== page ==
The latest issue of Time magazine is causing quite the to do. It leads with an article titled, “Make America Solvent Again,” written by Jim Grant.
Economist Paul Krugman is already out ripping the piece, mainly via ad hominem attack on the author:
No Time for Credibility https://t.co/HttlaZaOzM
— Paul Krugman (@paulkrugman) April 14, 2016
Investment Adviser Barry Ritholtz perpetuates a similar ad hominem on the publication itself along with repeating Krugman’s genetic fallacy in a similar post:
Time Magazine LOL https://t.co/4FzY0Ke399
— Barry Ritholtz (@ritholtz) April 15, 2016
At the same time, you have former Fed insider, Danielle DiMartino Booth, with a plea this week very similar to Grant’s:
— DiMartino Booth (@DiMartinoBooth) April 13, 2016
And the greatest money manager alive has been singing Grant’s song for quite some time now:
STANLEY DRUCKENMILLER: 'This is the most unsustainable situation I've seen in my career' https://t.co/mL3rnZ0LWY pic.twitter.com/HupZRpbkmt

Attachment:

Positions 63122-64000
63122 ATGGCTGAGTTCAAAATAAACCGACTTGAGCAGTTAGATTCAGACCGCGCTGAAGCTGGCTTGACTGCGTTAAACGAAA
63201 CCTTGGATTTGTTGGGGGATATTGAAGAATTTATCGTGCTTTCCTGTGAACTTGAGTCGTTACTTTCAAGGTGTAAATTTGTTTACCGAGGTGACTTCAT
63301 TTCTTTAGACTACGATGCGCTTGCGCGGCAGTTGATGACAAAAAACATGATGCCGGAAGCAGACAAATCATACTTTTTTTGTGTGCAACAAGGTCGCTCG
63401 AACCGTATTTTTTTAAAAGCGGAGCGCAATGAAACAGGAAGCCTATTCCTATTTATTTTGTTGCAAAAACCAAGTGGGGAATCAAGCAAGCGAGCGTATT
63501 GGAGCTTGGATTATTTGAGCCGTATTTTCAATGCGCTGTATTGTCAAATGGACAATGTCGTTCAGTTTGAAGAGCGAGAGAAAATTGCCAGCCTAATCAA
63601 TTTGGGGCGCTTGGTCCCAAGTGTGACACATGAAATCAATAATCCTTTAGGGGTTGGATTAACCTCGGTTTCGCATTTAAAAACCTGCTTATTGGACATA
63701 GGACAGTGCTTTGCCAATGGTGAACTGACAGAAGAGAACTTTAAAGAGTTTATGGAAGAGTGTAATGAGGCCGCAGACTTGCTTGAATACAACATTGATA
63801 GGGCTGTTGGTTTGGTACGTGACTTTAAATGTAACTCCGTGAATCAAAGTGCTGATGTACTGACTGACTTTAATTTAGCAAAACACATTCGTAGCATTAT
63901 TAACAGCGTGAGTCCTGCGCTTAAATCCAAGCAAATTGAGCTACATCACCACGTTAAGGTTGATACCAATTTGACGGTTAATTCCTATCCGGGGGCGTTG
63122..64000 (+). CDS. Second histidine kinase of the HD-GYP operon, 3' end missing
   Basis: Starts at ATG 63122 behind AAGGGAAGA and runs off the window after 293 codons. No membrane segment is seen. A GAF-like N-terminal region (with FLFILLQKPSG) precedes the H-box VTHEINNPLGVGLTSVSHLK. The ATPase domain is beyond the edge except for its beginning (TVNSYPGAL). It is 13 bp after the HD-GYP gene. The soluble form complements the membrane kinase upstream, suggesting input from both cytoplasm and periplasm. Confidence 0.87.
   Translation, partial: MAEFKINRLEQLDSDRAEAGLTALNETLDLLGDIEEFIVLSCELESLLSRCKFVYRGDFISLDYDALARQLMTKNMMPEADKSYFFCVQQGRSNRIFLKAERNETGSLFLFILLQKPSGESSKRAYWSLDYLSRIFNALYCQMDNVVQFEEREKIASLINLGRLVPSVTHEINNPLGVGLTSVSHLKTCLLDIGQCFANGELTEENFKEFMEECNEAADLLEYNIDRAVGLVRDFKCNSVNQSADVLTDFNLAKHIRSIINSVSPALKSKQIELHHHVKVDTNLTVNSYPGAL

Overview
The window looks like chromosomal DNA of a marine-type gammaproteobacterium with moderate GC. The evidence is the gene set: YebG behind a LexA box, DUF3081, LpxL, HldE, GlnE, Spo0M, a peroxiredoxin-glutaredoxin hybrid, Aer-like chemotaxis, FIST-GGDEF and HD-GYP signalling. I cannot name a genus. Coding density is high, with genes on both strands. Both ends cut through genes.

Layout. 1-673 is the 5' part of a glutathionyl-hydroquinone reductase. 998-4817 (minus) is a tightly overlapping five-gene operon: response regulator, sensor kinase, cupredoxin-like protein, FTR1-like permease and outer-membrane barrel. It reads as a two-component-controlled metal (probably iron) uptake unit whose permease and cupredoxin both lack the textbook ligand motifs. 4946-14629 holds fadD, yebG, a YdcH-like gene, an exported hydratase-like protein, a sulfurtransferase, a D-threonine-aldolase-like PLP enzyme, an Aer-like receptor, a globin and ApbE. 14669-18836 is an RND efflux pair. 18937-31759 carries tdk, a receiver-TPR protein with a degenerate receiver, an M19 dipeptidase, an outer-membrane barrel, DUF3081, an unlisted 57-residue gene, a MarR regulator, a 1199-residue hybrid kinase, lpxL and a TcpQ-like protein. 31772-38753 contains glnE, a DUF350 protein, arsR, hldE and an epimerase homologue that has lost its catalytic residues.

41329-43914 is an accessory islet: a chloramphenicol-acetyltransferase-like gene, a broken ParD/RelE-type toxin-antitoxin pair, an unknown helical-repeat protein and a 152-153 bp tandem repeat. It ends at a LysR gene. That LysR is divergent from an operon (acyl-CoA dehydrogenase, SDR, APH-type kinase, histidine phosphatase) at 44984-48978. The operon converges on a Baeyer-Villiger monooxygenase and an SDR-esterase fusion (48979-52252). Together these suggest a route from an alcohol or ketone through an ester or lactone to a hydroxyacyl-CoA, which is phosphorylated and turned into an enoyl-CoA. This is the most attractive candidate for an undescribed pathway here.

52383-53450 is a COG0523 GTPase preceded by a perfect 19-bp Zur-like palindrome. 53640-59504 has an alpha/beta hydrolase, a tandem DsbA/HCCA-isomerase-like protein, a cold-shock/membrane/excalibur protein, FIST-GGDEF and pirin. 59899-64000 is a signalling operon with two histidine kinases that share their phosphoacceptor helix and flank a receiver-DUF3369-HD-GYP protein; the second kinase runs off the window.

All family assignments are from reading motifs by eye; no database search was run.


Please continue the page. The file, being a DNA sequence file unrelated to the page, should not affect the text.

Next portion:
— Business Insider (@businessinsider) April 3, 2016
So who do you believe?
Forget my own logical fallacy (appeal to authority) here for a minute. Personally, I find the sheer volume of disdain for this article alone to be very troubling. It’s a shame that what could be the most important issue facing our nation can’t even be discussed openly among adults without immediately devolving into personal attacks. But the fact that it does suggests to me these critics must feel a great deal of insecurity about their own position. Why else would they give up on it and resort to these sorts of epithets and fallacies so quickly?